I was drawn into Mary Shelley’s story—the person, not the book—and decided to do some digging. What would compel someone to write that powerful story whose themes are just as relevant today? I learned Mary Shelly’s Frankenstein was published in 1818. She was eighteen years of age, during a time when primly-brought up girls who knew little of the world should certainly not be writing about murderous monsters. Mary’s mother died less than a month after giving birth to her. It’s been well documented that Mary had a troubled relationship with her stepmother. She married at the age of sixteen to Percy Shelly, a man who was already married, a father with another child on the way. Mary had several pregnancies, but only one surviving child. Her first, in 1815, a premature baby died eight days after birth. In her diary, Mary wrote, “Dream that my little baby came to life again – that it had only been cold and that we rubbed it by the fire and it lived.”

On one particularly dreary night, the poet, Lord Byron said,”We will each write a ghost story.” The challenge marked the genesis of Frankenstein. We all know the story, not the Hollywood interpretation, but Shelly’s work. Perhaps, Mary’s motivation, her thoughts or even her message may have been hidden in the following words spoken by her monster, “I’m lonely, an outcast, hated. So I take my revenge. I destroy. I have learnt, in the absence of love, how to hate.”  

I read everything I could get my hands on. Reading  became a way of life; a routine. I wasn’t able to sleep without at least taking some time to delve into an author’s mind and their imaginary world. Several years later, in a Science Fiction elective course in my Bachelor of Science program in University, I came across, my second most influential story.

The Streets of Askelon was about an atheist on an alien planet inhabited by a race of amphibian-like beings. They were logic by nature and lived in Utopian conditions. The premise was, the beings had no concept of religion, god or sins. The atheist taught them the scientific method and was making progress. Along comes a priest who endeavored to save the alien’s souls and attempted to teach them religion. The story has a powerful ending whereby the aliens test the priest’s hypothesis that a man could rise from the dead after three days. They nailed the priest to a cross. The result . . . they indeed proved the priest’s hypothesis false and they became murderers. The genre of Science Fiction, in this case, expertly explored the paradox between religion and science; faith versus the pursuit of proof as conveyed by the author in Alien Agony. It showed me how fantasy and science fiction gave the author the freedom to explore a theme and present it in a unique and an unconventional way.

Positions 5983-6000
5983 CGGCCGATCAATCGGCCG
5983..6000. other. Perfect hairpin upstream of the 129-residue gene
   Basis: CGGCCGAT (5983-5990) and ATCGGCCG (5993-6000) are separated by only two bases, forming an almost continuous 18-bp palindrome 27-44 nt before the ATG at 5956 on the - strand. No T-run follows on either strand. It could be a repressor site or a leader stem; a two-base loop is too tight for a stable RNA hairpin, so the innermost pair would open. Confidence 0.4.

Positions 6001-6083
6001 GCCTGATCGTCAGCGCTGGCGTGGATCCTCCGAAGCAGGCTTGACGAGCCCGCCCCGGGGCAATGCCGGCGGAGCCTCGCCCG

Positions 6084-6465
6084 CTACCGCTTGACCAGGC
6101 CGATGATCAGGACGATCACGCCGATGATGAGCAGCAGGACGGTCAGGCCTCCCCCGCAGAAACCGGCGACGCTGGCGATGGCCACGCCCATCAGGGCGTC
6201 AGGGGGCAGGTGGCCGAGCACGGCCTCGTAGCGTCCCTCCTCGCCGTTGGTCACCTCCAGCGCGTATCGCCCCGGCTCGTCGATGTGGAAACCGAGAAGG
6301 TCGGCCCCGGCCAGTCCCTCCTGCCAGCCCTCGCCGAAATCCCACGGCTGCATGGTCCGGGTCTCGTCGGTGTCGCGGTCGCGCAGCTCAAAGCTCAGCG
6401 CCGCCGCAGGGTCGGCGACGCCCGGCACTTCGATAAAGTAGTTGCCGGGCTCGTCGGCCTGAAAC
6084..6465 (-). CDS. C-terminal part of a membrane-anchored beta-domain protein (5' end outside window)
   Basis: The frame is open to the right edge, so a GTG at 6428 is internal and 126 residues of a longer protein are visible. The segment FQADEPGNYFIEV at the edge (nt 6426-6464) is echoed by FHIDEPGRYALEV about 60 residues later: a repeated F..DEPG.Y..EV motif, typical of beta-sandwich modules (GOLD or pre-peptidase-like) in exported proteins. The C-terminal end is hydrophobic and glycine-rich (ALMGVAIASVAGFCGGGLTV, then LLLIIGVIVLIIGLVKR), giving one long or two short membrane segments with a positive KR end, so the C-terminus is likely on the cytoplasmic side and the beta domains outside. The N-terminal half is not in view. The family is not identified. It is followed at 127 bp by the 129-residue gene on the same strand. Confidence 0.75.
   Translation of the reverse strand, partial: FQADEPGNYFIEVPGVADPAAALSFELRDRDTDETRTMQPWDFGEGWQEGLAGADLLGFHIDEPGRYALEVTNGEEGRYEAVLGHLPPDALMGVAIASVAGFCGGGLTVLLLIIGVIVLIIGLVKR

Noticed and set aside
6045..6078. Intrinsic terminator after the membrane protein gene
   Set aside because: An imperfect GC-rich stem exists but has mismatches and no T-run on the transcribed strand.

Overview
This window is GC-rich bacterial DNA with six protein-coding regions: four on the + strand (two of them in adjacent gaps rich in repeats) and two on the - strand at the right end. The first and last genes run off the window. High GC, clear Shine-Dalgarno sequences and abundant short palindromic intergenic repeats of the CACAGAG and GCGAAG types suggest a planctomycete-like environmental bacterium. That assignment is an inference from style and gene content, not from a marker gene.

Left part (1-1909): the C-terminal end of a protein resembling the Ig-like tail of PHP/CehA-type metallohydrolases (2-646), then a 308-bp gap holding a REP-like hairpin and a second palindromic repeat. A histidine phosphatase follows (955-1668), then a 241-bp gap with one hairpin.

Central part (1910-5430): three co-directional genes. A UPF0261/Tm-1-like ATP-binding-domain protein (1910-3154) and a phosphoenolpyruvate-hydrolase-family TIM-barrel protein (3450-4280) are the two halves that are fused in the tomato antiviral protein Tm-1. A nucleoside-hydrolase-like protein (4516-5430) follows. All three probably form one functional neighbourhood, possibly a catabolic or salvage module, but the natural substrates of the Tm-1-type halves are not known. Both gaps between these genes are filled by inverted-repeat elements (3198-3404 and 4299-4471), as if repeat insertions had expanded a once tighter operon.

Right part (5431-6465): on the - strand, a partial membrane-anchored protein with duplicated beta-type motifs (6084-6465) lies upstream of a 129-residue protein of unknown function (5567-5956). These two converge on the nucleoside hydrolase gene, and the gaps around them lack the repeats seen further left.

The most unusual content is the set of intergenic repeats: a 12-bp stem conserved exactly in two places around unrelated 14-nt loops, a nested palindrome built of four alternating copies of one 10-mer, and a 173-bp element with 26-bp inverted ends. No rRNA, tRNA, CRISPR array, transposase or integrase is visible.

As I continued to fill my mind with imaginative works of fiction over a wide breadth of genres, I managed to finish University and somehow forged a career in the pharma business. Despite everything, I never really felt I had outgrown my inner child. Have you ever felt, despite your years, a child living in an adult world? Even now, with two adult children and long in my career, I still feel that inner child screaming louder than the adult one. Sometimes, I admit, it gets close—the competing voices, but usually the inner child, albeit with some adult logic thrown in, wins out. Sometimes . . . that can be dangerous!

I don’t recall specifically what prompted me to start writing. I think it may have served as means of an escape. I would write about my experiences and visions of the world and personal feelings of what makes us human, our strengths and even greater weaknesses. Strangely a story started to take shape. That was many, many years ago.  The second book in the series, Korian: Ark of the Fallen King, is progressing nicely, not the years it took to write, The Manian’s Spear.

I think I found that one book and short story that started me on my journey. I’ve learned that a tale, regardless of the genre, will touch you if it can hook you emotionally. Usually, in the way you can relate to a character’s situation, their pain; fear; love and loss and those infallible things that make us human. If there is a message buried in the compelling tale, it elevates the story to another level. Now, if I throw in my own personal experiences, lessons from the authors I’ve admired, and the world through my own personal lenses, the outcome . . . Korian. What better way than utilizing fantasy is there to present themes while taking a reader away for a while to another world? The sub-genre, ‘Dark’ part . . .? Perhaps its the best of both worlds and aligned with what I lean to most: fantasy and horror.  

So, I ask you . . . have you ever given any thought to that book or books, or any other influencer that’s hit that emotional sweet spot for you? If someone asks you why you chose to read or write ‘that’ genre, or what is it about a book that makes it appealing to you, what would you say?